It’s Monday—overcast, dreary, and drippy. I’ve checked in and been called back to the pre-op area for prepping. I’m lying on a stretcher, butt naked under the hospital gown, a sheet, and a blanket. I’m wearing a blue-plastic hairnet and the plastic-treaded stockings. I’m a fashion statement! An IV flows D5W slowly into a left arm vein. Nurse 1 stands to my right, pecking at the computer as she asks me some standard questions and checks my standard answers against my recorded history.
“So, Mr. New, your PAT (pre-admission testing) bloodwork looks fine.” Says Nurse 1. “Your EKG is completely normal. That oxygen sensor on your right index finger registers you’re breathing well. And your blood pressure is also normal. How do you feel?”
I want to say ‘with my hands,’ but I’m not much of a smart-aleck. “Fine, a little concerned.”
Nurse 1 pats me on the shoulder. “Oh, you’ll do fine. Is there someone here to drive you home?”
“My wife Carle is in the waiting room.”
“Fine, I’ll bring her back in a moment.”
Another lady approaches my stretcher.
“Hello, Mr. New, I’m your Anesthetist. I’ll be watching over your breathing this morning. Mind if I take a listen?”
Anesthetist waves her stethescope at me.
She reaches her hand underneath the blanket and places the stethescope’s business end against the sheet over my left chest.
“Deep breath, please.”
I breath deeply and exhale. Anesthetist moves the stethesope to my right chest.
“Ever had any problems with anesthetic?”
“Very good, Mr. New. Sounds very clear in there. Okay, I’m going to get your happy juice ready to send you to sleepy land.”
She pats me on the hand and moves to a locked cabinet, unlocks it, and withdraws two glass vials. Absently, I watch her load two syringes with different narcotics.
Ah, radiance! Carle arrives and stands at my bedside.
“Mr. New,” booms a well remembered voice. “Good morning. All set to get this last step done?” It’s Doc from the Urology Clinic.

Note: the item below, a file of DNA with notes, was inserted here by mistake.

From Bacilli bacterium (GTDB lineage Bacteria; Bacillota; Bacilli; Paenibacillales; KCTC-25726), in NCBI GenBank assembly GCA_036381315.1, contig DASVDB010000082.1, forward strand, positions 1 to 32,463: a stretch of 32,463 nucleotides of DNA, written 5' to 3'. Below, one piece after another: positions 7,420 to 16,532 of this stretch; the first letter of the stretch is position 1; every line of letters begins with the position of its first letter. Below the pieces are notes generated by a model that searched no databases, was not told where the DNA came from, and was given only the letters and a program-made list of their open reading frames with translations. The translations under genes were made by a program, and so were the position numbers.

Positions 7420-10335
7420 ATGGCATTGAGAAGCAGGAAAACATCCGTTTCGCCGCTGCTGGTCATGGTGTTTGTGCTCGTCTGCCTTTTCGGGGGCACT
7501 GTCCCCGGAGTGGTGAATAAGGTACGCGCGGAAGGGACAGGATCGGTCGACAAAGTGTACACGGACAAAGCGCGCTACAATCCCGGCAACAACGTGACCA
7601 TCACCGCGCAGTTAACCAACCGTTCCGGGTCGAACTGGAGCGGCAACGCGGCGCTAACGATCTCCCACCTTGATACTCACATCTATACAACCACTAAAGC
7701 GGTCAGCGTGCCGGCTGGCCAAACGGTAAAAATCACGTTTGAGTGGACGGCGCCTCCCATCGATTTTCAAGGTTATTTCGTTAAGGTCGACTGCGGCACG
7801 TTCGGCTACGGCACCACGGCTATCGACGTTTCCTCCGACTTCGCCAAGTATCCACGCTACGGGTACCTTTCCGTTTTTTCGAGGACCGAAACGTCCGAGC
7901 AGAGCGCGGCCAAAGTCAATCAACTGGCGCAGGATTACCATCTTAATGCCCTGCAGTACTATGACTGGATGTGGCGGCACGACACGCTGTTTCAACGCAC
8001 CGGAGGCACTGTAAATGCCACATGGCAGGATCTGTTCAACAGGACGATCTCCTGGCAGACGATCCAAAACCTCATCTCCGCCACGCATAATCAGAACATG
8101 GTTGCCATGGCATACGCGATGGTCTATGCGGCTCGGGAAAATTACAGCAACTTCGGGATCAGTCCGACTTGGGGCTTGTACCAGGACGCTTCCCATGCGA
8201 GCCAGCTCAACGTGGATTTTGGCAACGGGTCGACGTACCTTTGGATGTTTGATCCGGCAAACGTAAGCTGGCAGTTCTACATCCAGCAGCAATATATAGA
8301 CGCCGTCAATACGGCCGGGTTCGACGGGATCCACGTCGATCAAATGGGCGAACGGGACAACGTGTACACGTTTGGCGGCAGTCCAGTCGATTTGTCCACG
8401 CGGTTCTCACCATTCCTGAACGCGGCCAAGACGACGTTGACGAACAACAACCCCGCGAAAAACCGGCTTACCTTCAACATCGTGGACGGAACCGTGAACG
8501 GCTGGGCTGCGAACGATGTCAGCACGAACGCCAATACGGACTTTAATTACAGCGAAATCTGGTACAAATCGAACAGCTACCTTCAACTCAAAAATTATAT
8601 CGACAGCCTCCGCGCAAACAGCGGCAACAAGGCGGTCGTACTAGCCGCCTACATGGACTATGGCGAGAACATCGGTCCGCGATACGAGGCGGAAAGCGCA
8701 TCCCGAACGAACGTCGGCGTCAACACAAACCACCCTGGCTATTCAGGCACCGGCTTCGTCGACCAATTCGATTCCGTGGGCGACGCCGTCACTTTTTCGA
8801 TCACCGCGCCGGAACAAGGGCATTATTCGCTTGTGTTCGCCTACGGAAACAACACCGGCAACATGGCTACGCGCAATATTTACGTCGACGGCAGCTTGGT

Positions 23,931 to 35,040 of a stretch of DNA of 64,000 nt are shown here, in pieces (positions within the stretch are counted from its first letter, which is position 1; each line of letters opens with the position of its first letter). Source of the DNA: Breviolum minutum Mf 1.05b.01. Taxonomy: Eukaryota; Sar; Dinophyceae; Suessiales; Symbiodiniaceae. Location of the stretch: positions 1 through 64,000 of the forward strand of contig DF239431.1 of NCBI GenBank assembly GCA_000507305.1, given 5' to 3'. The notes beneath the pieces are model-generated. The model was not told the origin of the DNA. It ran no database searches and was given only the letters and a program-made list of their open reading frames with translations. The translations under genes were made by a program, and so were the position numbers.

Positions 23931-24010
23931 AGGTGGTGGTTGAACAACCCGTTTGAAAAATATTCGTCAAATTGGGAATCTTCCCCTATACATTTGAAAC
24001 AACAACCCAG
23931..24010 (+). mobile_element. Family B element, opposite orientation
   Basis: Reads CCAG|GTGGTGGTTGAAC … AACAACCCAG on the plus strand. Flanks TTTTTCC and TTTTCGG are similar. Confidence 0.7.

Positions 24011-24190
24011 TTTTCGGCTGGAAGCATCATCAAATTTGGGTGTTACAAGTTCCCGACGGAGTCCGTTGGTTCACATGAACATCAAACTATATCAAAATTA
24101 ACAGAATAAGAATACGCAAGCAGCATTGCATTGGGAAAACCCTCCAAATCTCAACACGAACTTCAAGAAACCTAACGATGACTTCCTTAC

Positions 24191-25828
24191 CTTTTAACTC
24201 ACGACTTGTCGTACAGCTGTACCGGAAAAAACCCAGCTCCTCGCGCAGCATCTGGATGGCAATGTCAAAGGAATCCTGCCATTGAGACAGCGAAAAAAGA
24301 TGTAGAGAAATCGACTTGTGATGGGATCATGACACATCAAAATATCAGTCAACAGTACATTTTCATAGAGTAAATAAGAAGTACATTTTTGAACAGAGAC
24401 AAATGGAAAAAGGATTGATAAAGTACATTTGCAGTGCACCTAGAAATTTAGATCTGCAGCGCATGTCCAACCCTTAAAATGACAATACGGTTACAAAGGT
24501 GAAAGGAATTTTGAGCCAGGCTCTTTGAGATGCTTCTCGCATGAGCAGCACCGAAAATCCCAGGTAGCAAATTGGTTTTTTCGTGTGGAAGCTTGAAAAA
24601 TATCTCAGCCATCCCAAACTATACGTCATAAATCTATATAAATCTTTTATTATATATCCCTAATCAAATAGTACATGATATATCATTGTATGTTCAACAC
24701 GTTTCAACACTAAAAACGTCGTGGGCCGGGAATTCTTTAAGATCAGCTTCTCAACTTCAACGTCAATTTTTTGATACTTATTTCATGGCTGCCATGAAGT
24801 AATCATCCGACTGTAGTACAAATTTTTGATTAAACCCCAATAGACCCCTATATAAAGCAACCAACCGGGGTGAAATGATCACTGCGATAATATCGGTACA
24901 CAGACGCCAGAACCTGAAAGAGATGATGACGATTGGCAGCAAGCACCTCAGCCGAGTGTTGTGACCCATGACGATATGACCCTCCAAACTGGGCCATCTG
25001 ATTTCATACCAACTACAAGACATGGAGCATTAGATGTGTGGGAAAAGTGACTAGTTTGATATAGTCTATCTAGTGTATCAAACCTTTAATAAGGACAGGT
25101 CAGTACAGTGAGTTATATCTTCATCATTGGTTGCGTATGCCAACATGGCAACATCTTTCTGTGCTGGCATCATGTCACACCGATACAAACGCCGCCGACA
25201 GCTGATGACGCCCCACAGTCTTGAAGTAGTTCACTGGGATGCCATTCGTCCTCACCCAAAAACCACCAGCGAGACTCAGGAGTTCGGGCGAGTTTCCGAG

“Sure thing, Doc. Say, I thought you said this was a non-invasive procedure. Why the surgical prep?”
“Well, yes, it is non-invasive. The shock waves are administered from outside your body by the ESWL machine. All of this,” he waves his hands around the space my stretcher occupies, “is in case something goes wrong. We put you under to control your body’s motions. With the machine focused above your left kidney, we don’t want you thrashing around because of the noise it makes, which is a loud thumping. Very rythmic. Oh, and remember, Mr. New, after the procedure, you may have a reddened, rectangular area where the shock waves entered your body. There may be muscle pain in the area also.”
“Okay. How long will the procedure take?” I ask.
“About thirty minutes,” Doc replies. “Call it forty. We have to get the ESWL positioned just right and then you positioned just so. Then the techs that run the machine start the process. I’ll be there to observe and oversee everything. Sorry we’re running behind schedule.”
“What do you mean, ‘behind schedule’?”
“The rain has slowed getting the machine in place. You see, neither the Clinic nor the Hospital own an ESWL machine. We don’t have enough kidney stone cases per month to warrant that. So we schedule with an outside company that runs a truck in and around Florida. The techs that run the machine are on the road Monday through Friday. Messy weather tends to slow them down. But, we’ll get things going soon. By the way, which side are we working on today?”
Oh, yeah, I remember this little drill. “You told me it was in the left kidney, Doc.”
“Correct. Here, I need to initial over your left kidney.”
I lift the sheet and gown, exposing my torso’s left side.
“This is a water-based marker. It should wash off after a shower or two.” Doc puts his initials over my left kidney. “There, target acquired!”
Doc turns to face Carle. “Hello, you must be Mrs. New. So glad to meet you. In case he didn’t tell you, I had to chastise your husband for self-diagnosing himself.” He grins at Carle.
“Hey,” I interrupt, “I did not do that! I just ran several urinalysis’. I knew something was wrong and only monitored my situation until I could present the data to my GP!”
“Still …” Doc smiles and moves over to another computer console.
Several minutes pass while Carle and Nurse 1 do small talk. I won’t bore you with the details. It wasn’t about me.
Anesthetist returns.”Mr. New, I’m going to give you a little of the happy juice. This may make you a tad groggy.”
I watch her open a three-way port in the IV and shoot me a small dose from each syringe.
“Won’t be much longer, Mr. New,” says Anesthetist. She moves away.
“Hi, Mr. New, I’m Nurse 2. We’re finally ready and you’re the first one this morning. Ready to go?”
“Guess so. Bye, hon,” I wave to Carle as I’m wheeled away.
Nurses 1 and 2 wheel the stretcher through halls and around corners. They pass me through a final set of doors and position the stretcher against a white machine with its own stretcher-like bed. It squats in the room with a gimbaled arm-like extension hanging above me.
“Mr. New, could you move over to the other bed, please?”
I comply and that’s the last thing I remember. Thank the Lord for Anesthetist.